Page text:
We chat to Professor Julie Gralow, the founder of the Women’s Empowerment Cancer Advocacy Network (WE CAN).
Prof Julie Gralow is the Director of Breast Medical Oncology at Seattle Cancer Care Alliance and a professor in the Division of Medical Oncology at the University of Washington. She is also a member of the Clinical Research Division of the Fred Hutchinson Cancer Research Center.
1. How and when did WE CAN come about?
Technically, I use the date of 2003 for starting WE CAN. But my international work started in 1997. I was invited to serve as a consultant to a breast cancer assistance project in Ukraine.
The aim of the four-year project was to help implement change in sustainable ways. We observed that there was no communication between the patients, nurses and doctors. Patients were asking “I have cancer? Don’t I?” and they were being told “No”. Even though they were in a hospital labelled ‘Cancer Hospital’ and in a chemotherapy ward. The doctor explained that if they told patients they have cancer, they would have no hope.
We were sensitive to this but found it necessary to set up a project with guided discussion around diagnosis and treatment. One patient bravely told her story of her doctor telling her that she just had a bad chest infection and that is why they needed to remove her breasts. This discussion then gradually spearheaded open communication between doctors, nurses and patients.
By the final year, education and communication handouts were compiled for the nurses and doctors to give to patients. This in turn taught them the dialogue of how to communicate with patients about cancer.
By 2001, these patients had formed support groups, called the Amazonka, in more than half of their states.
First official meeting
Once the project ended, I told them I would keep in touch and visited them every year. Then in 2003, I was visiting the Baltic countries with The Centre of Women and Democracy. I decided to invite support groups from the former Soviet Union, including the Amazonka, and got their travel costs sponsored and we met in Lithuania.
We had about eight countries represented and they told each other what they were doing. I saw this as hopeful and that is how it all started. Though, I didn’t call it WE CAN then. Since then, every two years we have had an Eastern Europe/Central Asia meeting.
2. How did the WE CAN Africa meetings start?
In 2010, I travelled to Uganda and met women from Uganda Women’s Cancer Support Organisation (UWOCASO). I was so impressed. They then asked if they could do a version of what Eastern Europe/Central Asia had. I agreed but said that they would have to drive it.
In 2013, we had the first Africa summit and the advocates requested that it be held annually. It was a big hit and more African countries joined. And, now we are currently in our sixth year.
3. What are your highlights from the Africa meetings?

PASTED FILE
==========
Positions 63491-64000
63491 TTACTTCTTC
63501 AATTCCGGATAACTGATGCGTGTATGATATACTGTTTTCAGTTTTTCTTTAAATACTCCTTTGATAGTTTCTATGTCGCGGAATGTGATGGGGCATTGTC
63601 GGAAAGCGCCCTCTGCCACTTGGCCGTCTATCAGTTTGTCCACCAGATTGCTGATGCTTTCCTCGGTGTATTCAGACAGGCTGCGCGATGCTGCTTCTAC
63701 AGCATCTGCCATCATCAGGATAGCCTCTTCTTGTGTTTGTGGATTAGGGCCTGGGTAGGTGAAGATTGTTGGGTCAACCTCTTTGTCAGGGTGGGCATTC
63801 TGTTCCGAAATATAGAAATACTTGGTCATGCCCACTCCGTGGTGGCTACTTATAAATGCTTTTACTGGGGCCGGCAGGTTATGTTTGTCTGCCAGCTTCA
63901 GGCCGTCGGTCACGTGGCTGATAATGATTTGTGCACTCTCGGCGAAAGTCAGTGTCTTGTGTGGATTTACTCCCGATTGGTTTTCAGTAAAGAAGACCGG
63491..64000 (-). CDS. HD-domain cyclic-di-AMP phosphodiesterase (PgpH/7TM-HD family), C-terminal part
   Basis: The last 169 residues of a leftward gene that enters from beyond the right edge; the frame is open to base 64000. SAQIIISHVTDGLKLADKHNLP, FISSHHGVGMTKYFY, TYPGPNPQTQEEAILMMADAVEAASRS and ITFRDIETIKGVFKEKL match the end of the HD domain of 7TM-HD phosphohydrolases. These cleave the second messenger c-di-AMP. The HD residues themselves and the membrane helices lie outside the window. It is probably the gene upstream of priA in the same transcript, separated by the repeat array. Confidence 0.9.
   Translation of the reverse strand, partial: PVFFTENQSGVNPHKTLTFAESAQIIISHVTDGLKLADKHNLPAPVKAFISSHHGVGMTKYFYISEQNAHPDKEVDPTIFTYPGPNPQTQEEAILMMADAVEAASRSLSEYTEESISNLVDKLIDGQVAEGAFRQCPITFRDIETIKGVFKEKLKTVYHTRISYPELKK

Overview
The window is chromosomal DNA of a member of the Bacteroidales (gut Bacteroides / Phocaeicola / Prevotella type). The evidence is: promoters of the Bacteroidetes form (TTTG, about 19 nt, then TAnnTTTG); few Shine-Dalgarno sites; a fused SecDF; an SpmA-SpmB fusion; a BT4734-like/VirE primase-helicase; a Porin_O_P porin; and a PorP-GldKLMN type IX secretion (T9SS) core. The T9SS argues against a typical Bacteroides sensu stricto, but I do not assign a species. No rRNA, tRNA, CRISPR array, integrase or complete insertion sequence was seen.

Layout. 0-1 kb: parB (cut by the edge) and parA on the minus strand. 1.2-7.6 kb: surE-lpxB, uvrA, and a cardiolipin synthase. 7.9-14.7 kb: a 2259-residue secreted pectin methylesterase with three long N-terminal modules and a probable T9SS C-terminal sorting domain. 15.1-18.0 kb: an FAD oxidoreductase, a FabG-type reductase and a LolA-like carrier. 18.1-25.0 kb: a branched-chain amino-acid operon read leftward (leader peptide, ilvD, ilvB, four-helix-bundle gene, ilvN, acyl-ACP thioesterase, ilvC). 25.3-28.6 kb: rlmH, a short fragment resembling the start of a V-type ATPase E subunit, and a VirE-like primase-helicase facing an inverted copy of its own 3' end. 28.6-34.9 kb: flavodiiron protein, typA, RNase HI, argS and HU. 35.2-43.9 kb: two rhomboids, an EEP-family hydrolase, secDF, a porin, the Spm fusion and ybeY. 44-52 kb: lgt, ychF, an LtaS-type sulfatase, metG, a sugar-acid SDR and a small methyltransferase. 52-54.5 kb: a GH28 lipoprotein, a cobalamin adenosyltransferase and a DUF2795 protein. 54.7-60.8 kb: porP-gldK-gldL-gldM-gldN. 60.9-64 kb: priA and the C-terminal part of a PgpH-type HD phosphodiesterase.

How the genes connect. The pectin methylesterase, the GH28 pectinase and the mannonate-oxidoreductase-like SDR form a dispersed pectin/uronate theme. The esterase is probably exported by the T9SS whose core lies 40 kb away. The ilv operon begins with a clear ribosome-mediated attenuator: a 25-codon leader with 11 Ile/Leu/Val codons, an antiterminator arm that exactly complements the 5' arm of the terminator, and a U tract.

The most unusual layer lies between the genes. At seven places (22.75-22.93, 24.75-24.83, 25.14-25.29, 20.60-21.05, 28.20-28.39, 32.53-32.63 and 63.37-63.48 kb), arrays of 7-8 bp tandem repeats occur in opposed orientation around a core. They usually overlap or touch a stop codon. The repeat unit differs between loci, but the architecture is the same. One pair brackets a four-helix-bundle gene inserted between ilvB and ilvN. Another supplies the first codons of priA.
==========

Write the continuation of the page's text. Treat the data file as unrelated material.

It’s incredible to see the growth of these groups. When we first started, problems and obstacles were presented but now solutions and sharing of ideas are presented. These support groups are now part of the solution. The doctors are phoning them and asking for help.
Back then Uganda’s facilities were in disrepair but now they have a beautiful in-patient facility and are building two more just for cancer. The Fred Hutch, USAID and the Uganda government spilt the cost of an out-patient and research centre. Totally state-of-the-art and UWOCASO got involved in the planning of that. To the point where Gertrude Nakigudde, CEO of UWOCASO, got elected on the board of the Uganda Cancer Institute just this year, because UWOCASO is so valuable to the hospital, cancer centre and patients. So, I am very proud of seeing that.
Then we got another African representative on the American Society of Clinical Oncology Clinical committee for resource-stratified guidelines. This committee stratifies a basic level of care for breast or cervical cancer that everyone should have. No matter how poor a country is, or how resource-constrained. Being on this committee, has helped these advocates understand that they can’t be protesting for Herceptin to be given, if they don’t have the correct testing for HER2 breast cancer.
Another great memory is when UWOCASO started their own patient-focused magazine, Surviving Cancer, and shared this project. Then the Zambian Cancer Society took the idea, put a twist on it and started their own magazine, Nthano Zathu – Breaking the silence on cancer. So, they learn from each other.
4. What are the differences in treatment and awareness in USA and SA?
I would say USA is 15 to 20 years ahead of SA. We also went through an era when we didn’t speak about breast cancer. But then two of our First Ladies, Betty Ford and Nancy Reagan, got breast cancer. They made it public. In some way, that kick-started the breast cancer movement. They were confident, saying we’re going to be fine. This brought about the dialogue of awareness of early detection, and empowered women.
The USA also experiences problems of access to care and over-crowding but we’ve figured out ways to cover people and spread out the over-crowding.
But we are far from perfect. We do have people who live rurally – far away from access to care – and people who can’t afford treatment.
Though, I have a lot of hope because now cancer is a global health focus and on the international agenda. We, the higher resource countries, must not only invest in research for our own growth but need to implement what we already know in the lower resource countries.
Together we can.